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Skaldic Poetry of the Scandinavian Middle Ages

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Óláfsdrápa sœnska — Ótt ÓldrIII

Óttarr svarti

Matthew Townend 2017, ‘(Introduction to) Óttarr svarti, Óláfsdrápa sœnska’ in Kari Ellen Gade and Edith Marold (eds), Poetry from Treatises on Poetics. Skaldic Poetry of the Scandinavian Middle Ages 3. Turnhout: Brepols, p. 335.

 

Óttarr svarti’s poem Óláfsdrápa sœnskaDrápa about Óláfr the Swede’ (Ótt Óldr) in praise of Óláfr Eiríksson, king of Sweden, is preserved only in Skm (SnE); however, ÓHLeg, ÓH and Hkr contain accounts of Óttarr’s time in Sweden (ÓHLeg 1982, 130; ÓH 1941, II, 688; ÍF 27, 90-2), and he is listed in Skáldatal as one of Óláfr’s poets (SnE 1848-87, III, 252, 260, 271). Óláfr reigned from the mid 990s to 1022, but the saga accounts, if they can be trusted, would place Óttarr’s time in Sweden as c. 1017-18. However, the date of the poem could really be any time up to Óláfr’s death in 1022. Óttarr’s poem is composed in the metre known as hálfhnept ‘half-curtailed’ (see SnSt Ht 77, Faulkes in SnE 2007, 88-9 and the General Introduction in SkP I, lxiii), and some lines (cf. sts 1/4, 2/2, 5/2, 4 and 6/4) are not hálfhnept but alhnept ‘completely curtailed’ (SnSt Ht 78); hálfhnept is a metre for which Irish influence has been suggested (Einar Ólafur Sveinsson 1976). The title in Skj and Skald, Óláfsdrápa sœnska, is purely editorial, as no title is given in the mss. The poem consists of six half-stanzas, and preservation only in Skm means that the order of stanzas must be more uncertain than usual for a royal encomium. The order adopted here differs from that of Skj and Skald (both of which give the stanzas in the order of (our) sts 1, 5, 2, 4, 3, 6) and assumes the following sequence: (1) the poet’s call for a hearing (present tense); (2) the king’s youth (past tense); (3) a storm/battle stanza (past tense); (4) a battle stanza (present tense); (5) the king’s marriage to the land (present tense); and (6) a summary of the current situation (present tense). This ordering, which assumes a movement from past-tense to present-tense narration, is offered only tentatively, however, and other sequences are certainly possible (Fidjestøl 1982, 171). Mss R, and C contain all six stanzas, B (represented by 744ˣ) has sts 1-5, A has sts 3-4 and 6, and U has sts 1-2. Ms. R is chosen as base ms. for this edition, except for st. 3 where A is used since R preserves only two lines of the stanza. All stanzas are attributed to Óttarr svarti (sts 1-2, 5) or just to Óttarr (sts 3-4, 6).

References

  1. Bibliography
  2. SnE 1848-87 = Snorri Sturluson. 1848-87. Edda Snorra Sturlusonar: Edda Snorronis Sturlaei. Ed. Jón Sigurðsson et al. 3 vols. Copenhagen: Legatum Arnamagnaeanum. Rpt. Osnabrück: Zeller, 1966.
  3. Skald = Kock, Ernst Albin, ed. 1946-50. Den norsk-isländska skaldediktningen. 2 vols. Lund: Gleerup.
  4. Fidjestøl, Bjarne. 1982. Det norrøne fyrstediktet. Universitet i Bergen Nordisk institutts skriftserie 11. Øvre Ervik: Alvheim & Eide.
  5. ÓH 1941 = Johnsen, Oscar Albert and Jón Helgason, eds. 1941. Saga Óláfs konungs hins helga: Den store saga om Olav den hellige efter pergamenthåndskrift i Kungliga biblioteket i Stockholm nr. 2 4to med varianter fra andre håndskrifter. 2 vols. Det norske historiske kildeskriftfond skrifter 53. Oslo: Dybwad.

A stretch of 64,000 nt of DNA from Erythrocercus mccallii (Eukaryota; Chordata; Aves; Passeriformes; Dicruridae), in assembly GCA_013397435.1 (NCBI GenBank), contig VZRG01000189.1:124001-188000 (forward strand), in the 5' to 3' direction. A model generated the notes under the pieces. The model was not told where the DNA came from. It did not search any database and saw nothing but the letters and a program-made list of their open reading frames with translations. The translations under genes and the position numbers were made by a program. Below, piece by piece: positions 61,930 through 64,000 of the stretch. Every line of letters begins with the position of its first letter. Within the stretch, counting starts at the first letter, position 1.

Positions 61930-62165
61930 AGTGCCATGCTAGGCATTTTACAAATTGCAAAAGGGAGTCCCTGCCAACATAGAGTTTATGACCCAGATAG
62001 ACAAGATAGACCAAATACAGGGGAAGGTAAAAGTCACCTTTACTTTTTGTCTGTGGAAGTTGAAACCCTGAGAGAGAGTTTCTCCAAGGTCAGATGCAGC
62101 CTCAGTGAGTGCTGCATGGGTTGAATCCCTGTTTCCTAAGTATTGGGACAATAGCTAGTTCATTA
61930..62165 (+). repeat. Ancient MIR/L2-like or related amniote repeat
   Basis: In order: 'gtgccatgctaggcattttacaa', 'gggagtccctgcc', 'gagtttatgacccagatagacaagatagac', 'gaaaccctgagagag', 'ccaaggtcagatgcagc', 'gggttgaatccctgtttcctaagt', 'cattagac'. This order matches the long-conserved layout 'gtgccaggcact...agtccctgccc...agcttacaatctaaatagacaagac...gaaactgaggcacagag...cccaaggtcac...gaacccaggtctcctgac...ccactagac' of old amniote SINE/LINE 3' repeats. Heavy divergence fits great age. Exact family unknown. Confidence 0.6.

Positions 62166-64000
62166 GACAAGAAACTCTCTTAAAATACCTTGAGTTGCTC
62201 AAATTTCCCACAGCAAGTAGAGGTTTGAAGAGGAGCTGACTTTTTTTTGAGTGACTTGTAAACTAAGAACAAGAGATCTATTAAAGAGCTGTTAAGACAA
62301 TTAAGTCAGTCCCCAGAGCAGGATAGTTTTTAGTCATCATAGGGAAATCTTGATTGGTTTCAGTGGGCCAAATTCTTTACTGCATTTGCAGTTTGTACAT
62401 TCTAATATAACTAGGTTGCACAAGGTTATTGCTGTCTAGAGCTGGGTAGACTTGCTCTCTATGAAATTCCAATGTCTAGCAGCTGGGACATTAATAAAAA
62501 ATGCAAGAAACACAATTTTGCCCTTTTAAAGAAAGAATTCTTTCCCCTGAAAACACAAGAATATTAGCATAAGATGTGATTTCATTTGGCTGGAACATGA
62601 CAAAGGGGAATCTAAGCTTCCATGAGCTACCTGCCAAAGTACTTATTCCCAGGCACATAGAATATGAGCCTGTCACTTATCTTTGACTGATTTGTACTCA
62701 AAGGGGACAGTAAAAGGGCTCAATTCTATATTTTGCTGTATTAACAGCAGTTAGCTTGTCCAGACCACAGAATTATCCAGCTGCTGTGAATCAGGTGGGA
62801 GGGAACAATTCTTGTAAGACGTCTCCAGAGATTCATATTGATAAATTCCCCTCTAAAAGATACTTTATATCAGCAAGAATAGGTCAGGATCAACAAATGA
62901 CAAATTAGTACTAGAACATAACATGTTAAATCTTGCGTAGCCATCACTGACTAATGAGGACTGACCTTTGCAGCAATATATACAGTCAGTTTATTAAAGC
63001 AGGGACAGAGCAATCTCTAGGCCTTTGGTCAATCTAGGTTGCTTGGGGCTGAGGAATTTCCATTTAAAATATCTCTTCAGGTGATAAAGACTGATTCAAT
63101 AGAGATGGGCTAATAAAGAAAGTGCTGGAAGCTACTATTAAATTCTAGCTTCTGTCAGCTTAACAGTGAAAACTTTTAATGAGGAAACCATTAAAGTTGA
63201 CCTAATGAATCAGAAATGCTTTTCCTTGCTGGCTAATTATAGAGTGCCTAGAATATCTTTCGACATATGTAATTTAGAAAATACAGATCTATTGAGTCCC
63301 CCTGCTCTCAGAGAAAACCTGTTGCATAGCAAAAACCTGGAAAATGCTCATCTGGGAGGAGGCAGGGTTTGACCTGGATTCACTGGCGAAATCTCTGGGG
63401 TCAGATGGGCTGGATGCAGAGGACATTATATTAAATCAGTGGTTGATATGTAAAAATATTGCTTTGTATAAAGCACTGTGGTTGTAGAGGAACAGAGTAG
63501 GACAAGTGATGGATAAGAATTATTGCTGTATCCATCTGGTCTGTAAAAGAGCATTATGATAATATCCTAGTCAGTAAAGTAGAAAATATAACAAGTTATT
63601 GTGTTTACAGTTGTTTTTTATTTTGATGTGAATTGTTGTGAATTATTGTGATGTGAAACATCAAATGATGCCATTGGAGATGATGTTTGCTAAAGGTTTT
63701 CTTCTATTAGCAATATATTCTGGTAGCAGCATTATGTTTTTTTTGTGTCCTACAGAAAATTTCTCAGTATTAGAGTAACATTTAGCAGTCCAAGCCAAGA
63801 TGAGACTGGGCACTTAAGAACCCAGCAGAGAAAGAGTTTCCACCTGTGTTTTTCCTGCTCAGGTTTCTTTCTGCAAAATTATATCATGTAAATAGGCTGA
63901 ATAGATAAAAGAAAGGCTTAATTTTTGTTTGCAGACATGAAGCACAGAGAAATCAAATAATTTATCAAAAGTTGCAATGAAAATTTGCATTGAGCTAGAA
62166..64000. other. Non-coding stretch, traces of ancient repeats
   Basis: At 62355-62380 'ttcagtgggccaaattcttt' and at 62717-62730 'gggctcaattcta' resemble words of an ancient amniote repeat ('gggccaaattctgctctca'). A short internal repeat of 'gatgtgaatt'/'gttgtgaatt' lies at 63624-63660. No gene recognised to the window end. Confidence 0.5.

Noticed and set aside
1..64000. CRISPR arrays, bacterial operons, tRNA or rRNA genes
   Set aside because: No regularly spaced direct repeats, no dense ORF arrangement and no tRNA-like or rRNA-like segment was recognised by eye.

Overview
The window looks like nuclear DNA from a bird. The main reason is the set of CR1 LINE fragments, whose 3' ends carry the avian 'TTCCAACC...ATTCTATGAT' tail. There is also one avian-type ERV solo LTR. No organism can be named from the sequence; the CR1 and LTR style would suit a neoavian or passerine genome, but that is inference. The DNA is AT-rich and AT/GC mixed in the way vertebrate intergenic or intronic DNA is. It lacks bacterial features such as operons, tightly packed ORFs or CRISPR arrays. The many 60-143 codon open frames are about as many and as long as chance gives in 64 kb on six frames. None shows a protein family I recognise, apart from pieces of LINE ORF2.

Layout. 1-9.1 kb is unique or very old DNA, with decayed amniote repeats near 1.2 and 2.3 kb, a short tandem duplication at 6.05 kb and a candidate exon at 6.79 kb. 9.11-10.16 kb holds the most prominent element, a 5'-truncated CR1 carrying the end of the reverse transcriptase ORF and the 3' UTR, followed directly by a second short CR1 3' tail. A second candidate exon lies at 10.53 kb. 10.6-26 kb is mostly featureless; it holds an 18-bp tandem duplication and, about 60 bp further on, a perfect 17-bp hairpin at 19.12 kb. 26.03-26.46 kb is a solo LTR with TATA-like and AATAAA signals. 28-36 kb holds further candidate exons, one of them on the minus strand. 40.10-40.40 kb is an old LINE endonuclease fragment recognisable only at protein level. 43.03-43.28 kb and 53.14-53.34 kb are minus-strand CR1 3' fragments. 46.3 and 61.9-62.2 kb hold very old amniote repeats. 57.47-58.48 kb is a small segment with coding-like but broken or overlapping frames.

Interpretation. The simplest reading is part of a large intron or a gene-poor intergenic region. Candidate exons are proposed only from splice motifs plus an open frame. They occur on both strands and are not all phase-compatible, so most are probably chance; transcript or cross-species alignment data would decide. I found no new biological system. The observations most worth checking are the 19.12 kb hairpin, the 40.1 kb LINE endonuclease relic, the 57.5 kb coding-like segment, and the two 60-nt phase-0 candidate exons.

6. ÓHLeg 1982 = Heinrichs, Anne et al., eds and trans. 1982. Olafs saga hins helga: Die ‘Legendarische Saga’ über Olaf den Heiligen (Hs. Delagard. saml. nr. 8II). Heidelberg: Winter.
  7. ÍF 26-8 = Heimskringla. Ed. Bjarni Aðalbjarnarson. 1941-51.
  8. SkP I = Poetry from the Kings’ Sagas 1: From Mythical Times to c. 1035. Ed. Diana Whaley. 2012.
  9. SnE 2007 = Snorri Sturluson. 2007. Edda: Háttatal. Ed. Anthony Faulkes. 2nd edn. University College London: Viking Society for Northern Research.
  10. Einar Ólafur Sveinsson. 1976. ‘An Old Irish Verse Form Wandering in the North’. In Almqvist et al. 1976, 141-52.
  11. Internal references
  12. Edith Marold 2017, ‘Snorra Edda (Prologue, Gylfaginning, Skáldskaparmál)’ in Kari Ellen Gade and Edith Marold (eds), Poetry from Treatises on Poetics. Skaldic Poetry of the Scandinavian Middle Ages 3. Turnhout: Brepols [check printed volume for citation].
  13. Kari Ellen Gade 2009, ‘Heimskringla (Hkr)’ in Kari Ellen Gade (ed.), Poetry from the Kings’ Sagas 2: From c. 1035 to c. 1300. Skaldic Poetry of the Scandinavian Middle Ages 2. Turnhout: Brepols [check printed volume for citation].
  14. Diana Whaley 2012, ‘The Legendary Saga of S. Óláfr / Helgisaga Óláfs konungs Haraldssonar (ÓHLeg)’ in Diana Whaley (ed.), Poetry from the Kings’ Sagas 1: From Mythical Times to c. 1035. Skaldic Poetry of the Scandinavian Middle Ages 1. Turnhout: Brepols, p. clxxiii.
  15. Diana Whaley 2012, ‘The Separate Saga of S. Óláfr / Óláfs saga helga in sérstaka (ÓH)’ in Diana Whaley (ed.), Poetry from the Kings’ Sagas 1: From Mythical Times to c. 1035. Skaldic Poetry of the Scandinavian Middle Ages 1. Turnhout: Brepols, pp. clxxvi-clxxix.
  16. Not published: do not cite (SkmIII)
  17. Matthew Townend 2017, ‘(Biography of) Óttarr svarti’ in Kari Ellen Gade and Edith Marold (eds), Poetry from Treatises on Poetics. Skaldic Poetry of the Scandinavian Middle Ages 3. Turnhout: Brepols, p. 335.
  18. Kari Ellen Gade (ed.) 2017, ‘Snorri Sturluson, Háttatal 77’ in Kari Ellen Gade and Edith Marold (eds), Poetry from Treatises on Poetics. Skaldic Poetry of the Scandinavian Middle Ages 3. Turnhout: Brepols, p. 1188.
  19. Kari Ellen Gade (ed.) 2017, ‘Snorri Sturluson, Háttatal 78’ in Kari Ellen Gade and Edith Marold (eds), Poetry from Treatises on Poetics. Skaldic Poetry of the Scandinavian Middle Ages 3. Turnhout: Brepols, p. 1189.
  20. Not published: do not cite ()
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